StoryMap Case

Katerina Fusion Tech
Jun 24 · 6 min read

When starting a new project you never know which expertise you may need and sometimes you have to learn something new. Today, we would like to share a case about Jira’s plugin called Storymap. It is a roadmapping tool for Jira that helps to decompose any projects and manage workload by creating microtasks or importing them from Jira. Let’s dive into the design process and a new case written by the head of our Design Department Anastasiya Skopina.

Overview

Storymap is a plugin for Jira that allows assigning tasks in a linear sequence, thanks to that users can see the whole process by visual demonstration. The main feature is the ability to import tasks right from Jira and create linked sub-items to non-epic JIRA objects, which either sub-elements of an epic or custom added JIRA objects to an unlinked box.
Our task was to make the threshold of entry into the product as low as possible; to show visually the connection with Jira; to create an aesthetic and easy-to-use product.
The main problem we came across is that the functionality is quite complex, different from the Jira’s logic, but despite this, it is necessary to show the visual connection. In addition, we need to understand how Jira works and know its intricacies.

UX Design and Visual Style

Initially, our client has already had a view of the product as a whole. They provided us with a wireframe draft that gave us the entire overview of the product. We were required to make the UI beautiful and modern, as well as improve the user experience where it is possible.

We have never come across certain specific tasks. But we decided it would be more logical to assume that visually the plugin should be identical to Jira, because in fact it is a continuation of the product. Therefore, we used the same font as in Jira, very similar colors, styles of buttons, fields and other components.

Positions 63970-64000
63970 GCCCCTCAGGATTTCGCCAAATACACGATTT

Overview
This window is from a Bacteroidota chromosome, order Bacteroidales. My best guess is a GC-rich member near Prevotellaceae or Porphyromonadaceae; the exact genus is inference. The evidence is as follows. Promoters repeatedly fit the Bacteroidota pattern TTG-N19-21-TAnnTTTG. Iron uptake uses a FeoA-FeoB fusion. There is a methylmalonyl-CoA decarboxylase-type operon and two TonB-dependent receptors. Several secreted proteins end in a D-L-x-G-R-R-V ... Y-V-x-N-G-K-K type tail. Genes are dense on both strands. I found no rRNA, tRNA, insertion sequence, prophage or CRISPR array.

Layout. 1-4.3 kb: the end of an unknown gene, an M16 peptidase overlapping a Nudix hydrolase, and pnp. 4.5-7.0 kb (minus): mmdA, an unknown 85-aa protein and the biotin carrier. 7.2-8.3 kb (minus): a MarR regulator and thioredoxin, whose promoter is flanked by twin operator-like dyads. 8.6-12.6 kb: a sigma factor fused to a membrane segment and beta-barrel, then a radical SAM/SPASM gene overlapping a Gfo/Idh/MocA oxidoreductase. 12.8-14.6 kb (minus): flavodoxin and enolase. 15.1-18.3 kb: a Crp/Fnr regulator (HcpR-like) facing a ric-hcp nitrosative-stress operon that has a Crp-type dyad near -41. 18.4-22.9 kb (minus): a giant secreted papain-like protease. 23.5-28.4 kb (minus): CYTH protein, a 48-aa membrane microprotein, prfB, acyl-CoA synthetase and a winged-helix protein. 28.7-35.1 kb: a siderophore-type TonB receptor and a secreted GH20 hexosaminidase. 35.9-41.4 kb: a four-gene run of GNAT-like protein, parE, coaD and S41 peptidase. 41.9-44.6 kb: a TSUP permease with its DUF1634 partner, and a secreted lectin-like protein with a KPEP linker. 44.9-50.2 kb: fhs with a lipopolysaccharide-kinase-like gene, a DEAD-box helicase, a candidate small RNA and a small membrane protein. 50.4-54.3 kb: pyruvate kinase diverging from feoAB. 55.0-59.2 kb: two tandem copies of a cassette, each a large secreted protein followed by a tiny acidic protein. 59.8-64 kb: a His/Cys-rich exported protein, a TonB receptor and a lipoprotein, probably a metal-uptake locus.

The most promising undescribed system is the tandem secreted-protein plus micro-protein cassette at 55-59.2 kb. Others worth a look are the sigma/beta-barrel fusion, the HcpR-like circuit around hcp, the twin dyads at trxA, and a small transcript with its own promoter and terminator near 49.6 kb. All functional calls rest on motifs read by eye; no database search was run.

Globally, we didn’t need to rebuild the UX, but to find any weaknesses and improve them. The main result of our work should be the intuitive interface.

Sometimes we don’t pay much attention to things like courses and hover effects in design, but this time, we decided to focus definitely on them. The mouse pointer is intended not only to display the position of the cursor on the screen but also to inform the user about actions. It is important that it is easy for the user to identify and click on the required elements, and to encourage interaction with the content.

Layers

Definition: layers are the horizontal rows that each have their own distinct color (that are background and progressive fills of blocks). They represent different areas of expertise (or different tracks of work) in the system, that operate with different resourcing and expertise could have some overlap or shared dependencies (work that blocks future work).

There were some weaknesses:
1. It was not intuitive that the user can add layers and how.

2. Layers should let users know that they could be edited.
3. How to change a background color.
4. How to delete a layer.

5. How to change a height.

First of all, we determined placement for each action in the most familiar way for users. The “add new layer” button is one of the basic actions, that’s why it should be visible all time. Due to that, we decided to use a floated active button for the creation of a new layer — a user has the opportunity to click on it whenever he wants.